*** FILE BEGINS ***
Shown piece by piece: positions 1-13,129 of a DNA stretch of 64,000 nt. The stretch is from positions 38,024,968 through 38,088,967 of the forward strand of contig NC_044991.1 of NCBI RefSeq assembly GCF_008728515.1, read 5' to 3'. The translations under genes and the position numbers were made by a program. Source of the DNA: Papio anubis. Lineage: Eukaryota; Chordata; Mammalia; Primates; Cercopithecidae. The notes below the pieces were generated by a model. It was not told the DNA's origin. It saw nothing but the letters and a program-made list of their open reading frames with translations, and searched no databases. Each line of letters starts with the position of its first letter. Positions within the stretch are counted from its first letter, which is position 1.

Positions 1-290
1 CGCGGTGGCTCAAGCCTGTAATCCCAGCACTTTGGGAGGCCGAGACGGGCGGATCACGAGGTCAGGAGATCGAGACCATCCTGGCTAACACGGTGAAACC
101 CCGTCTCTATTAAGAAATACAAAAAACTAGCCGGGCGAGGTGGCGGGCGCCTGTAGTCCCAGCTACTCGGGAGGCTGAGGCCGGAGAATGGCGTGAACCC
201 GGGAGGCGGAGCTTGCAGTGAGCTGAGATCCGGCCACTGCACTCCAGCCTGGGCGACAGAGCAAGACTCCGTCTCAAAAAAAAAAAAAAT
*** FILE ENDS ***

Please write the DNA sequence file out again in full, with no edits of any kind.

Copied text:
Shown piece by piece: positions 1-13,129 of a DNA stretch of 64,000 nt. The stretch is from positions 38,024,968 through 38,088,967 of the forward strand of contig NC_044991.1 of NCBI RefSeq assembly GCF_008728515.1, read 5' to 3'. The translations under genes and the position numbers were made by a program. Source of the DNA: Papio anubis. Lineage: Eukaryota; Chordata; Mammalia; Primates; Cercopithecidae. The notes below the pieces were generated by a model. It was not told the DNA's origin. It saw nothing but the letters and a program-made list of their open reading frames with translations, and searched no databases. Each line of letters starts with the position of its first letter. Positions within the stretch are counted from its first letter, which is position 1.

Positions 1-290
1 CGCGGTGGCTCAAGCCTGTAATCCCAGCACTTTGGGAGGCCGAGACGGGCGGATCACGAGGTCAGGAGATCGAGACCATCCTGGCTAACACGGTGAAACC
101 CCGTCTCTATTAAGAAATACAAAAAACTAGCCGGGCGAGGTGGCGGGCGCCTGTAGTCCCAGCTACTCGGGAGGCTGAGGCCGGAGAATGGCGTGAACCC
201 GGGAGGCGGAGCTTGCAGTGAGCTGAGATCCGGCCACTGCACTCCAGCCTGGGCGACAGAGCAAGACTCCGTCTCAAAAAAAAAAAAAAT